ABSTRACT: OBJECTIVES: While most women with ovarian cancer will achieve complete remission after treatment, the majority will relapse within two years, highlighting the need for novel therapies. Cancer stem cells (CSC) have been identified in ovarian cancer and most other carcinomas as a small population of cells that can self-renew. CSC are more chemoresistant and radio-resistant than the bulk tumor cells; it is likely that CSC are responsible for relapse, the major problem in cancer treatment. CD133 has emerged as one of the most promising markers for CSC in ovarian cancer. The hypothesis driving this study is that despite their low numbers in ovarian cancer tumors, CSC can be eradicated using CD133 targeted therapy and tumor growth can be inhibited. METHODS: Ovarian cancer cell lines were evaluated using flow cytometry for expression of CD133. In vitro viability studies with an anti-CD133 targeted toxin were performed on one of the cell lines, NIH:OVCAR5. The drug was tested in vivo using a stably transfected luciferase-expressing NIH:OVCAR5 subline in nude mice, so that tumor growth could be monitored by digital imaging in real time. RESULTS: Ovarian cancer cell lines showed 5.6% to 16.0% CD133 expression. dCD133KDEL inhibited the in vitro growth of NIH:OVCAR5 cells. Despite low numbers of CD133-expressing cells in the tumor population, intraperitoneal drug therapy caused a selective decrease in tumor progression in intraperitoneal NIH:OVCAR5-luc tumors. CONCLUSIONS: Directly targeting CSC that are a major cause of drug resistant tumor relapse with an anti-CD133 targeted toxin shows promise for ovarian cancer therapy.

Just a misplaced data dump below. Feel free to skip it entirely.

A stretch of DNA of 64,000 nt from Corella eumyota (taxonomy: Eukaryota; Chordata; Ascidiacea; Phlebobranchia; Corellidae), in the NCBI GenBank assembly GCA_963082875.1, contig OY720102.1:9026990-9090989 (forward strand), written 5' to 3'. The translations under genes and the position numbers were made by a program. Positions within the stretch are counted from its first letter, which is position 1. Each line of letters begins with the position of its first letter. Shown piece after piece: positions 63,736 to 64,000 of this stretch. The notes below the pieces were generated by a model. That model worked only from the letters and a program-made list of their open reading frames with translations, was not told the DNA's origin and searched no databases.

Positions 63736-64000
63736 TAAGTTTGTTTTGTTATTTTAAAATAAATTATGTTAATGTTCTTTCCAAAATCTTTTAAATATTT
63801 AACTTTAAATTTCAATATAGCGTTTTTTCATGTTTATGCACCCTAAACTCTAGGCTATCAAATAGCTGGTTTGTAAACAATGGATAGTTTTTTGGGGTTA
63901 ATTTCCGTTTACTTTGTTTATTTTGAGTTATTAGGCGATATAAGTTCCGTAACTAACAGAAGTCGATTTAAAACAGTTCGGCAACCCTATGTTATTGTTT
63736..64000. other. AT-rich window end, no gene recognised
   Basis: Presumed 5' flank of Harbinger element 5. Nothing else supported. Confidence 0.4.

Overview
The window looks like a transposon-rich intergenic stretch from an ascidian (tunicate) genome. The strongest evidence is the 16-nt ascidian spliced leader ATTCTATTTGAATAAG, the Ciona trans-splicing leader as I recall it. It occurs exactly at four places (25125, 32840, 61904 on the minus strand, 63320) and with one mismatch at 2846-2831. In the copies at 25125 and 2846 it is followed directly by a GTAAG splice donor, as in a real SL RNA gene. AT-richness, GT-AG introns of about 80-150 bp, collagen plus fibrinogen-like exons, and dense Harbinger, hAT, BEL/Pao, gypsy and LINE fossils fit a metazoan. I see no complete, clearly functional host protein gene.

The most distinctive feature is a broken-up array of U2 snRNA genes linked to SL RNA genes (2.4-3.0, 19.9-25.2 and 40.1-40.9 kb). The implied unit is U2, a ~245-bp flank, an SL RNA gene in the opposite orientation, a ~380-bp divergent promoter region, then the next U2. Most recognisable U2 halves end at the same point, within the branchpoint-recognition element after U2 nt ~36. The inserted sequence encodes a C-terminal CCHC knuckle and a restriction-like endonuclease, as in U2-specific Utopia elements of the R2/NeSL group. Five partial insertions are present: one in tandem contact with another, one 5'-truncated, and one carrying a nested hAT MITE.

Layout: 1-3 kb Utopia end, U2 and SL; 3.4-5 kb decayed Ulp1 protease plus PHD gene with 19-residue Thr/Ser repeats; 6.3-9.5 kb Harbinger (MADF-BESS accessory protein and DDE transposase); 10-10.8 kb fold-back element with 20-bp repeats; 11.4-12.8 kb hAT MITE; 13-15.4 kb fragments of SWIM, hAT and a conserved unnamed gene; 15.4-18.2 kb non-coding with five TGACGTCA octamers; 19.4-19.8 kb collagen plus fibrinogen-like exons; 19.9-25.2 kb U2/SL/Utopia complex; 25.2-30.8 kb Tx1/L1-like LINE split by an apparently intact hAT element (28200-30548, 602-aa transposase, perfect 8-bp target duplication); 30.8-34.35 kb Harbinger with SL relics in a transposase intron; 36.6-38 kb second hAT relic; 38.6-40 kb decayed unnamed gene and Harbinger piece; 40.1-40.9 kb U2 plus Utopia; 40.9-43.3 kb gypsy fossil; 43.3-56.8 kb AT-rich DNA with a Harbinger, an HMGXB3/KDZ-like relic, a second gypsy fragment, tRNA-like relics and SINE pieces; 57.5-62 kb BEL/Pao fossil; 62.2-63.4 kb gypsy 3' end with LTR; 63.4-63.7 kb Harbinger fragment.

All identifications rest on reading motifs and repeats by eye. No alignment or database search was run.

Gynecologic Oncology 05/2013; · 3.93 Impact Factor
  • [Show abstract] [Hide abstract]
    ABSTRACT: Immunotoxins are a group of protein-based therapeutics, basically comprising two functional moieties: one is the antibody or antibody Fv fragment that allows the immunotoxin to bind specifically to target cells; another is the plant or bacterial toxin that kills the cells upon internalization. Immunotoxins have several unique features which are superior to conventional chemotherapeutics, including high specificity, extraordinary potency, and no known drug resistance. Development of immunotoxins evolves with time and technology, but significant progress has been achieved in the past 20 years after introduction of recombinant DNA technique and generation of the first single-chain variable fragment of monoclonal antibodies. Since then, more than 1,000 recombinant immunotoxins have been generated against cancer. However, most success in immunotoxin therapy has been achieved against hematological malignancies, several issues persist to be significant barriers for effective therapy of human solid tumors. Further development of immunotoxins will largely focus on the improvement of penetration capability to solid tumor mass and elimination of immunogenicity occurred when given repeatedly to patients. Promising strategies may include construction of recombinant antibody fragments with higher binding affinity and stability, elimination of immunodominant T- and B-cell epitopes of toxins, modification of immunotoxins with macromolecules like poly(ethylene glycol) and liposomes, and generation of immunotoxins with humanized antibody fragments and human endogenous cytotoxic enzymes. In this paper, we briefly reviewed the evolution of immunotoxin development and then discussed the challenges of immunotoxin therapy for human solid tumors and the potential strategies we may seek to overcome the challenges.
    Journal of basic and clinical medicine. 01/2013; 2(2):1-6.

Full-text (2 Sources)

Available from
Jul 28, 2014